I heard on the radio on the way into work that Ford's plant in Dagenham, England will have to raise quotas of Ethnic Minorities that they employ.

What the hell?

I am not in the slightest bit prejudiced about race, gender, sexual preference, age or anything else that I have encountered in life so far. I thought I would make this clear so that people don't immediately assume that since I mention race relations in a negative way, that I am. I am not a bigot.

Let's consider this: If someone was turned down from a job which they otherwise would have been the best candidate for because of the colour of their skin, this would be wrong. Unless their skin is white, and the person who got the job isn't. In such a case it could well be concievable that the company was making sure they had the right percentages of ethnic minorities to satisfy some public watchdog that monitors these things.

My point to this is that people should be employed on merit, not colour of skin, and that should not factor into the decision at all. To do so would be to discriminate against them for something which is their birthright, and no matter what the colour of their skin this is wrong.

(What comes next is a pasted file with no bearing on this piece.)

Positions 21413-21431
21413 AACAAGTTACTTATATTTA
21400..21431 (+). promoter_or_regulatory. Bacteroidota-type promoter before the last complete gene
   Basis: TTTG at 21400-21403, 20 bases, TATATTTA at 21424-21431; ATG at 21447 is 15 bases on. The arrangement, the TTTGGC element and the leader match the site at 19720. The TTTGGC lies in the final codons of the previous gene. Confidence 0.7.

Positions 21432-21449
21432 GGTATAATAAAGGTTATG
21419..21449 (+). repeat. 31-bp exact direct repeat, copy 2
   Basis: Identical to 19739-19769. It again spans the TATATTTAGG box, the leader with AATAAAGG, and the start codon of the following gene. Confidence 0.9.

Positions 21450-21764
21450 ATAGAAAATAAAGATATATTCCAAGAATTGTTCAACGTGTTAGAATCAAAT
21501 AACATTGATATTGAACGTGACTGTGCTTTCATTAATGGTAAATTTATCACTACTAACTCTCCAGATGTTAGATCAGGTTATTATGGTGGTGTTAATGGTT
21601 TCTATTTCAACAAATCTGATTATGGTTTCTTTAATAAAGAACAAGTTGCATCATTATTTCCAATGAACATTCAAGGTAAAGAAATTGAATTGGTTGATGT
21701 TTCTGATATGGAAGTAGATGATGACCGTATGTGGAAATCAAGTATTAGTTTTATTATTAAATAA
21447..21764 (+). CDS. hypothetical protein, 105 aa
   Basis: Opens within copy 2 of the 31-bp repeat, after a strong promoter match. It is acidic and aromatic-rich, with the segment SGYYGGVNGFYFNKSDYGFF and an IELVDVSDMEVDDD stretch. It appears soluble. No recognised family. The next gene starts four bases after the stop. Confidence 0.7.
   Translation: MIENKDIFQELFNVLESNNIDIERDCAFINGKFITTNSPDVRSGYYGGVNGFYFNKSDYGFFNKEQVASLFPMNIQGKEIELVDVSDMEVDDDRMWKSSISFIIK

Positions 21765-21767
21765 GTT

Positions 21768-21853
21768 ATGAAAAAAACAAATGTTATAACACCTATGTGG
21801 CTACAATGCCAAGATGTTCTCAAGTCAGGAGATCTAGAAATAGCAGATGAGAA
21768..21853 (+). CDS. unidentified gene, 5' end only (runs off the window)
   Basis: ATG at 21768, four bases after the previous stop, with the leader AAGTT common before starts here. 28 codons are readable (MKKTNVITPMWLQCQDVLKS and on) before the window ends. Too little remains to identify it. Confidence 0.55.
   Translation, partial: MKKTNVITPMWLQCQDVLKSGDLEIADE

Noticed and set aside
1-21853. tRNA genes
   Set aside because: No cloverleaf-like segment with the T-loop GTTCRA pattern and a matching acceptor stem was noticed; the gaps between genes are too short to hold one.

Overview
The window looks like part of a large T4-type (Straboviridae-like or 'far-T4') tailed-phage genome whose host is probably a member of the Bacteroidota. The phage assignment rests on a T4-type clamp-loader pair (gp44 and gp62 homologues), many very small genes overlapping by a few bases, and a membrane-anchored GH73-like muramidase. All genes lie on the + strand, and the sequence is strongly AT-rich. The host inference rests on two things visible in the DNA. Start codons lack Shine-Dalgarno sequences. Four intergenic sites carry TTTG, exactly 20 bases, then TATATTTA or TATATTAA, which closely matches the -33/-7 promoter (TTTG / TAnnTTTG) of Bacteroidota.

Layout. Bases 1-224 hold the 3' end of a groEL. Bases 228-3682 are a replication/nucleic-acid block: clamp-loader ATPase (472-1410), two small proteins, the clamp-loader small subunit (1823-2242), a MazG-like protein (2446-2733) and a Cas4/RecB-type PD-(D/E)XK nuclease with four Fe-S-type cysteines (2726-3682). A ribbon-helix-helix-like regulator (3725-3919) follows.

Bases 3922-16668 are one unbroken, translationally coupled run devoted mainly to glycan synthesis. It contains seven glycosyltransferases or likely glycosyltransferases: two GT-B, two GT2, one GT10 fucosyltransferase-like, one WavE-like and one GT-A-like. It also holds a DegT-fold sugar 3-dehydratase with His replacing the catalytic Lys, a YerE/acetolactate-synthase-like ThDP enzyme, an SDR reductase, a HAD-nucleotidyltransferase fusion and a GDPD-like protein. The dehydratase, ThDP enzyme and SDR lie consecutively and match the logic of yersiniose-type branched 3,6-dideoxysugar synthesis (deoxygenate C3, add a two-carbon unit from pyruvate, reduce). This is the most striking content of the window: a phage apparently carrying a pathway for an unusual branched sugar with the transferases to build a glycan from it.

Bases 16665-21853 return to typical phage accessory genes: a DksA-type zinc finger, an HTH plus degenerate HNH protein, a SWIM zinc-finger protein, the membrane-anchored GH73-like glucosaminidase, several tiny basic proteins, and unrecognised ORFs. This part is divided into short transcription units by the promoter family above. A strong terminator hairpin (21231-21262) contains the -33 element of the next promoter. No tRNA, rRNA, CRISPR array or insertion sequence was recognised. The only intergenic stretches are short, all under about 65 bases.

The UK, US and other western countries are not entirely free of racial prejudices. Minority applicants are often unfairly denied jobs, for subtle reasons such as employers considering them 'awkward to work with'. Ethnic Minorities Quotas are a way to pressure companies into keeping a proportion of minorities in their workforce. In theory, this should cancel out employers' natural prejudices when hiring. And, to an extent, it works.

However, this often has unfortunate side effects. Minority employees could well be seen as being employed for the colour of their skin rather than their talent. (And face it, some will in fact be employed for this reason.) They may be resented by white employees, or find themselves having to 'prove themselves' to a white employer.

Ethnic Minority Quotas can also be applied to Universities or Colleges, as a way to give more opportunities to disadvantaged minority students. This is also a mixed blessing, for similar reasons.

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